In 1855-1856, war broke out between the Americans and the Yakima and Cayuse Amerindians. The latter took a poor view of the arrival of the colonizers. In 1855 a treaty was signed for the purchase of land and the establishment of reservations. The treaty was not much respected by either side. The Amerindians found the restrictions on their freedom were insupportable. They killed Mr. Boulon, the American government agent, and a war began which was particularly violent in the years 1855-1856.
At first the Oblates followed the Amerindians who were in hiding. On November 18, 1855, Father Chirouse wrote: “the whole country is on fire”. The missions were destroyed, especially by the army who accused the Catholic missionaries of supplying the Amerindians with arms. In 1856-1857, the Fathers and Brothers took refuge with the Jesuits in Colville. In his report on Oregon to the general chapter of 1856, the Founder wrote: “The mission to the Yakima and the Cayuse was prospering when the war broke out between the Americans and the native peoples. It brought devastation and ruin to those two missions and put our Fathers in danger of death. They only escaped by hastily seeking refuge in the nearby mission of the Jesuit Fathers who, we are glad to say, received them with fraternal charity” (session of August 7).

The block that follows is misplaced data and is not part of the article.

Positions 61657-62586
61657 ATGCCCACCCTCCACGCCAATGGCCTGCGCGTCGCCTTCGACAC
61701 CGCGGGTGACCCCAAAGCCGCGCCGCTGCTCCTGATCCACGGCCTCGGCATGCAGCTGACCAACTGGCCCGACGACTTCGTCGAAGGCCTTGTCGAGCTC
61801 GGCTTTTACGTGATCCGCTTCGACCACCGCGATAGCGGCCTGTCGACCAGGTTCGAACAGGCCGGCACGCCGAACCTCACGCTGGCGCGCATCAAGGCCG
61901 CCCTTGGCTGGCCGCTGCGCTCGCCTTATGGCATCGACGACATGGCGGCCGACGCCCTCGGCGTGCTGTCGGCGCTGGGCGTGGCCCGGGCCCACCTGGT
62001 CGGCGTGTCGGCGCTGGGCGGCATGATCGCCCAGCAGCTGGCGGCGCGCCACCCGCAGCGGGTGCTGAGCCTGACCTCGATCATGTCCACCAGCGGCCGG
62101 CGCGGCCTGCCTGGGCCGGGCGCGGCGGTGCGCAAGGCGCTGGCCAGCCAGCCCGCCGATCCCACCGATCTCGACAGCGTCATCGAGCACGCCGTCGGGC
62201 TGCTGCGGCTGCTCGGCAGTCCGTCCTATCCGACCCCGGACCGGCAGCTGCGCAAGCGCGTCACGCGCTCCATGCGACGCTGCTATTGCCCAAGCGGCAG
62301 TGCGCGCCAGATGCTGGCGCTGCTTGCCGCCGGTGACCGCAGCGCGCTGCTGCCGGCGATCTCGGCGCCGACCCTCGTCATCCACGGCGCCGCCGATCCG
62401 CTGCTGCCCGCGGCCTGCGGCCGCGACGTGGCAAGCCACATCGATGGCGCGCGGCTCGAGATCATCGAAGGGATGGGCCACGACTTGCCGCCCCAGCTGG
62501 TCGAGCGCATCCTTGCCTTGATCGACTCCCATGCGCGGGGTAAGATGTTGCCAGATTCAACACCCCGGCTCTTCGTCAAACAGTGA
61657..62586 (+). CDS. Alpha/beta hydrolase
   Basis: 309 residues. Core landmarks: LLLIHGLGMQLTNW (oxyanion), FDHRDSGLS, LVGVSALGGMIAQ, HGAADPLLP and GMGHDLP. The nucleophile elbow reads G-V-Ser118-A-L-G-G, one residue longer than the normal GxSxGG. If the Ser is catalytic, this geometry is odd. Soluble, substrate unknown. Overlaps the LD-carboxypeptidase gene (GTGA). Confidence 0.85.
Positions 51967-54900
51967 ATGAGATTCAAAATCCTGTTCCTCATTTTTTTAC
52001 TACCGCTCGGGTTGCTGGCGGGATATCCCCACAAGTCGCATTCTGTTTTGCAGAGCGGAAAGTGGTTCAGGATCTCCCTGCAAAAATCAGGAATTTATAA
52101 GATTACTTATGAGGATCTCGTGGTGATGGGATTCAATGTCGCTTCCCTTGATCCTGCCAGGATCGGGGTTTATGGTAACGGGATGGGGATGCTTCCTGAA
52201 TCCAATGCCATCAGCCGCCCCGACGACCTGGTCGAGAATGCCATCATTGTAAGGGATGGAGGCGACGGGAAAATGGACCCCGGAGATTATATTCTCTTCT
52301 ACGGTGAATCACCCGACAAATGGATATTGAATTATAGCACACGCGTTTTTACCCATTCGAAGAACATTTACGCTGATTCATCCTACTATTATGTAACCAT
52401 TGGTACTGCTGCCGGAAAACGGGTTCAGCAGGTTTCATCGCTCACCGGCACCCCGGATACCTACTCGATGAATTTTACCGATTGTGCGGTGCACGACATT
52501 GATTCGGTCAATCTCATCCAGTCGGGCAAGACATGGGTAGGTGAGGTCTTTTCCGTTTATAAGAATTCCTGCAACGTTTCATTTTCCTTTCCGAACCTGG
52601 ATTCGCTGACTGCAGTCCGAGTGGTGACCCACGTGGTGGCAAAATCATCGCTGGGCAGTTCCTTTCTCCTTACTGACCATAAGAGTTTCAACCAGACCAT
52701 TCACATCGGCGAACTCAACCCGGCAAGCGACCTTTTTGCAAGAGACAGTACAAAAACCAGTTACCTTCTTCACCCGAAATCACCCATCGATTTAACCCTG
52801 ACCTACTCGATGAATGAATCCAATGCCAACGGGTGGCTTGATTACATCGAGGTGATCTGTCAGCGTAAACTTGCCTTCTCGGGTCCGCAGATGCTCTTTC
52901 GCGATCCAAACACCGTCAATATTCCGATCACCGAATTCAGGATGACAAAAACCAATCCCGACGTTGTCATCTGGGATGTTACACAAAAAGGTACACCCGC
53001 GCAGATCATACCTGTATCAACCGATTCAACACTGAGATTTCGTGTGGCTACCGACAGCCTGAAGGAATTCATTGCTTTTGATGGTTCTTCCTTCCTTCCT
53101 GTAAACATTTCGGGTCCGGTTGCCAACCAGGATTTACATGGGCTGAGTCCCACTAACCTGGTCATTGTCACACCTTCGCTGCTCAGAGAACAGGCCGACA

Father Pandosy did not return to the Yakima until the beginning of 1858 and he accepted to be chaplain to the American army. Other priests returned in 1857-1858. Father D’Herbomez, the new Oblate superior after the departure of Father Ricard, recalled all the missionaries from the Yakima and Cayuse in 1858 and sent them to British Colombia. His orders to do so had come from Marseille. Writing on April 20, 1858, Father Casimir Aubert said: “The general council (held after Easter) recognize that there is more than sufficient reason for not taking up again the mission to the Yakima and the Cayuse… With the threat of war breaking out again at any time there is no way to do serious work… It is something that has definitively been brought to a halt and there is no going back on it. The mission to the Yakima and Cayuse which our Fathers have been forced by circumstances to abandon will not be taken up again by our Fathers.” Fathers Chirouse and Richard were already in Olympia in 1857. Bishop de Mazenod has asked that they be brought there “to provide them with the benefits of community life at least for a time and enable them to become steeped once again in the interior life and the practice of the duties of a religious” (Letter to Father Ricard, November 15, 1856).